The history of feminism in America

The history of feminism in America

Feminism in the United States is a spectrum of political movements, social movements, and ideologies that has a common target of defining, establishing, and achieving economic, political, personal, and social equality between men and women. Feminism seeks to create equal opportunities for both sexes in terms of education and employment.

Feminist movements

Feminist movements have struggled to pursue their crusade for women’s rights, and the movement also campaigns for women to access the legal abortion system, social integration, and they fight to protect the women and young girls from sexual harassment and violence at home. Over the decades, the feminist movements have reached their goals, and their perseverance and success were chronologically divided into four categories of feminisms in US.

The first wave

The first wave of feminism started on July 19 and 20, 1848 in Seneca Falls, New York, where the Seneca Falls Convention was held at the Wesleyan Chapel. This first convention for women rights was inspired by the event in 1840, here two strong women met at the World Anti-Slavery Convention held in London. Elizabeth Cady Stanton, wife of an anti-slavery agent, and Lucretia Mott, veteran of reform and a Quaker preacher discussed about having a convention talking about the condition of women.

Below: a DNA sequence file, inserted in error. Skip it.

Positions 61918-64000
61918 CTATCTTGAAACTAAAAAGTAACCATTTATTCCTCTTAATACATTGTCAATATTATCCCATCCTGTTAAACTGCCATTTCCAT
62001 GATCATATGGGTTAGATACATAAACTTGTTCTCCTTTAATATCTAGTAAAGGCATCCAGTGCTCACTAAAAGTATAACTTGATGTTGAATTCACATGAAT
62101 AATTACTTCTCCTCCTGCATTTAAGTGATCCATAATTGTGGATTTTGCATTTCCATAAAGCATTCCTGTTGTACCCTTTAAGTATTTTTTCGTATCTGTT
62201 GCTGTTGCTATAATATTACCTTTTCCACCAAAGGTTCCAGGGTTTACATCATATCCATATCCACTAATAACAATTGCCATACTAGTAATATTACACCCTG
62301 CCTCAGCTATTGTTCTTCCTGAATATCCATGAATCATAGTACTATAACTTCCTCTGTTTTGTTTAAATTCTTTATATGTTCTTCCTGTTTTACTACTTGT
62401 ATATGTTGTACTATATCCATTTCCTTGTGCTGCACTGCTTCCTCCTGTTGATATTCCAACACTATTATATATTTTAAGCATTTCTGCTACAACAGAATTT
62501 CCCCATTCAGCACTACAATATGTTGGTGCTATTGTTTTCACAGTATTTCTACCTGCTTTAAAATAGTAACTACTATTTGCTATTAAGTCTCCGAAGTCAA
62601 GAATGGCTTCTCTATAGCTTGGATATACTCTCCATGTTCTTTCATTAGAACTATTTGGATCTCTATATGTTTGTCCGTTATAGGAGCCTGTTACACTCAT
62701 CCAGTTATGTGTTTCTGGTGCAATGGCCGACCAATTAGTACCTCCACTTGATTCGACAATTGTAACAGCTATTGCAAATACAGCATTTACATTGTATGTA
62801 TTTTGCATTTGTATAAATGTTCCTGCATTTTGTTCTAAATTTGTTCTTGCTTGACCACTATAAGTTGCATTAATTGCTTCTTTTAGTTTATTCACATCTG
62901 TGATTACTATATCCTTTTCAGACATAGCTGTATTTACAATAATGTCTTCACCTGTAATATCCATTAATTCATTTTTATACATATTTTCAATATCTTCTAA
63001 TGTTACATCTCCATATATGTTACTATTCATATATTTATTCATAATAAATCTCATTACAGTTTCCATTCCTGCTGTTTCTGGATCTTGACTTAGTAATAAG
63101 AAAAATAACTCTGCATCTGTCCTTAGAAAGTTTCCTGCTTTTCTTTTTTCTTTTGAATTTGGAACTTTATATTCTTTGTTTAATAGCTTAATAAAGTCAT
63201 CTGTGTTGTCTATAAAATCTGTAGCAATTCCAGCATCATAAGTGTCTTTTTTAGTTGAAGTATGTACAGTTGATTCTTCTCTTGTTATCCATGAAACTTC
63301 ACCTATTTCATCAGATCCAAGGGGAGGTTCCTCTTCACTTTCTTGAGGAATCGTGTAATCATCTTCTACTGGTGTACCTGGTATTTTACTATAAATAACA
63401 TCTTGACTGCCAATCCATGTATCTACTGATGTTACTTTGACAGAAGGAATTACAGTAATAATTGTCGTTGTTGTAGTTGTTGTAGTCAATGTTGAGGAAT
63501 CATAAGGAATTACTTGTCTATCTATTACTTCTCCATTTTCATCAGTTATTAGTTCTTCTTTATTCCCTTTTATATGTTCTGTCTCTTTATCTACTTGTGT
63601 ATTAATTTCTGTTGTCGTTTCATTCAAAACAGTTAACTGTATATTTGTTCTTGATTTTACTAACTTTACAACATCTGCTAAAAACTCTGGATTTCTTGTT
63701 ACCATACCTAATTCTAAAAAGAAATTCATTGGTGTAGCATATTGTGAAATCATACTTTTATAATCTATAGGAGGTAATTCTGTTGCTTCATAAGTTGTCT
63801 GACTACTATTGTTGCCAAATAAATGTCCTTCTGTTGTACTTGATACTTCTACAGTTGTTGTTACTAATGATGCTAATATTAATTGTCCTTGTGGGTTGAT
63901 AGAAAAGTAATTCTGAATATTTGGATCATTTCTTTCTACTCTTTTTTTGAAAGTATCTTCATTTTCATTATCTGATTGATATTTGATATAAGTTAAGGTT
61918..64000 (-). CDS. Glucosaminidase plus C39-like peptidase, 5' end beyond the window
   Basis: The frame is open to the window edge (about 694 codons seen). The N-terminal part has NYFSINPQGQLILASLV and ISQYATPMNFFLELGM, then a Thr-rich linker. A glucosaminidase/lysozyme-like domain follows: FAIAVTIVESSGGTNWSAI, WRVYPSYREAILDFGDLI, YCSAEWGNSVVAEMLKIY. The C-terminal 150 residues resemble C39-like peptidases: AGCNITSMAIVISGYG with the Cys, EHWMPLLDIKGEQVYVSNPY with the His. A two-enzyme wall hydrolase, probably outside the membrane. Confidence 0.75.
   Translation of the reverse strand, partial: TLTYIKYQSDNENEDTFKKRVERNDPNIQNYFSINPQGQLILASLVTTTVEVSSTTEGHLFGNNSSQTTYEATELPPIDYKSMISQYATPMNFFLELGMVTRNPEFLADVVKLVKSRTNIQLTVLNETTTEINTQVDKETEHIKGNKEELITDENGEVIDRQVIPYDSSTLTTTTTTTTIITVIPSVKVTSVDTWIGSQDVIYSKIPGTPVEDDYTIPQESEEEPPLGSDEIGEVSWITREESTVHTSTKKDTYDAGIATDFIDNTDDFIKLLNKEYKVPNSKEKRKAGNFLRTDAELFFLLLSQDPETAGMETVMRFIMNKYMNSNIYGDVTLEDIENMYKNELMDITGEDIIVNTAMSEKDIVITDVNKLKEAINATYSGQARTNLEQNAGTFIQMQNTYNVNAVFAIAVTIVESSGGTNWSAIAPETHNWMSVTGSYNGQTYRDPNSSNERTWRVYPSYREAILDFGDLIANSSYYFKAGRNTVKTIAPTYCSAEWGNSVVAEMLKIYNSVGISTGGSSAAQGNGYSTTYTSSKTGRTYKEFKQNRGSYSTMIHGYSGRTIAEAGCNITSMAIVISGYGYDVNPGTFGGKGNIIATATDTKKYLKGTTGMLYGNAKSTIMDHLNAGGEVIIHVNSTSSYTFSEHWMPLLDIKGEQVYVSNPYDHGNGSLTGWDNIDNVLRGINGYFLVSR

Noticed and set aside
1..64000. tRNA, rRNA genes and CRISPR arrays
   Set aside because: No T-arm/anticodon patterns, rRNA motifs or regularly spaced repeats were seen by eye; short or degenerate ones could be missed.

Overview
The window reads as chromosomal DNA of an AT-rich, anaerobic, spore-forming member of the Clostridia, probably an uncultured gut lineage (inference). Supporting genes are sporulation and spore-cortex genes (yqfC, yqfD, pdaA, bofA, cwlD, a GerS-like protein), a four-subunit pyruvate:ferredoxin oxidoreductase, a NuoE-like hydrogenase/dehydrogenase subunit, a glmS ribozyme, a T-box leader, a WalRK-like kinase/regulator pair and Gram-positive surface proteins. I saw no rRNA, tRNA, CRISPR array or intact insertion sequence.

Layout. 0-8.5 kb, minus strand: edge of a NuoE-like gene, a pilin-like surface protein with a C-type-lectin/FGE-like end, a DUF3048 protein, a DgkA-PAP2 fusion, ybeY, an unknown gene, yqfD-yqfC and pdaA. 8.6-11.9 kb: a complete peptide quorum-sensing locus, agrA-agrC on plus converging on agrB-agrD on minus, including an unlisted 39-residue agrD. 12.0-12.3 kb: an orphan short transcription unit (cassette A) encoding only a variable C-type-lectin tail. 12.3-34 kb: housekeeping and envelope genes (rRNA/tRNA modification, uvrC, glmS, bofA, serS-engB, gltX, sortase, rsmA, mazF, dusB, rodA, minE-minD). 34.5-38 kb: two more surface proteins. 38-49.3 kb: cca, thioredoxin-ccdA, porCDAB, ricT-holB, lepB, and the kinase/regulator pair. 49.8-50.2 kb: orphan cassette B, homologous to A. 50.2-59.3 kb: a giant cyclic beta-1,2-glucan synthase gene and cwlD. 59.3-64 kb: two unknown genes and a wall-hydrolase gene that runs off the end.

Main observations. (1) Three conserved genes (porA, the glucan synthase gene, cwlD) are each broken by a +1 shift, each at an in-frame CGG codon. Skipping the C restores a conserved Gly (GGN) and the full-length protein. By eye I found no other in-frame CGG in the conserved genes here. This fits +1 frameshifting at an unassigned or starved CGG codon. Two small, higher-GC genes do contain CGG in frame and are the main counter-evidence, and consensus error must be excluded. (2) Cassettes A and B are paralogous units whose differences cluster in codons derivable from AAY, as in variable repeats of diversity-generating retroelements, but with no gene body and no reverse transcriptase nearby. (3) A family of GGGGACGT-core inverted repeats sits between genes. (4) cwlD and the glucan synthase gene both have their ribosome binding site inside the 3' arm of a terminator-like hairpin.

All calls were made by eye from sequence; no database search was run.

The first wave earned women the right to vote in some western states, gained child and property custody. It was in 1869 in Wyoming when women first were granted suffrage. In 1920, white women were given the right to vote, and in 1916 a birth control activist Margaret Higgins Sanger established Planned Parenthood Federation of America.

The second wave

This wave started by a book called The Feminine Mystique by Betty Friedan in 1963, which focuses on the objection of having women painted as housewives only. And on the same year, Gloria Steinem, a freelance journalist wrote a diary which she published about the male chauvinism at the Playboy Club. Steinem turned into the most influential movement figure, and supported legalized abortion and the free daycares.

The second wave gained women victories for equal pay, banned sex discrimination, legalized birth controls for married and unmarried women, family planning, and legalized abortion, illegalizing sex discrimination when it comes to housing and marital rape became a crime.

The third wave

The third wave of feminism in the United States started in 1991 when Anita Hill accused United States Supreme Court nominee Clarence Thomas of rape, but lost as the votes of the United States Senate favored Thomas. An article titled “Becoming the third wave” was published by feminist Rebecca Walker in Ms. Magazine regarding the rape. This wave uses the internet to express freely the movement’s voices.

The fourth wave

The fourth wave started in 2012 and is focused on using social media as a means to get justice for women, to oppose sexual harassment and object against the violence to women. This last wave is “defined by technology”, and feminists uses social media to campaign further about gender equality.

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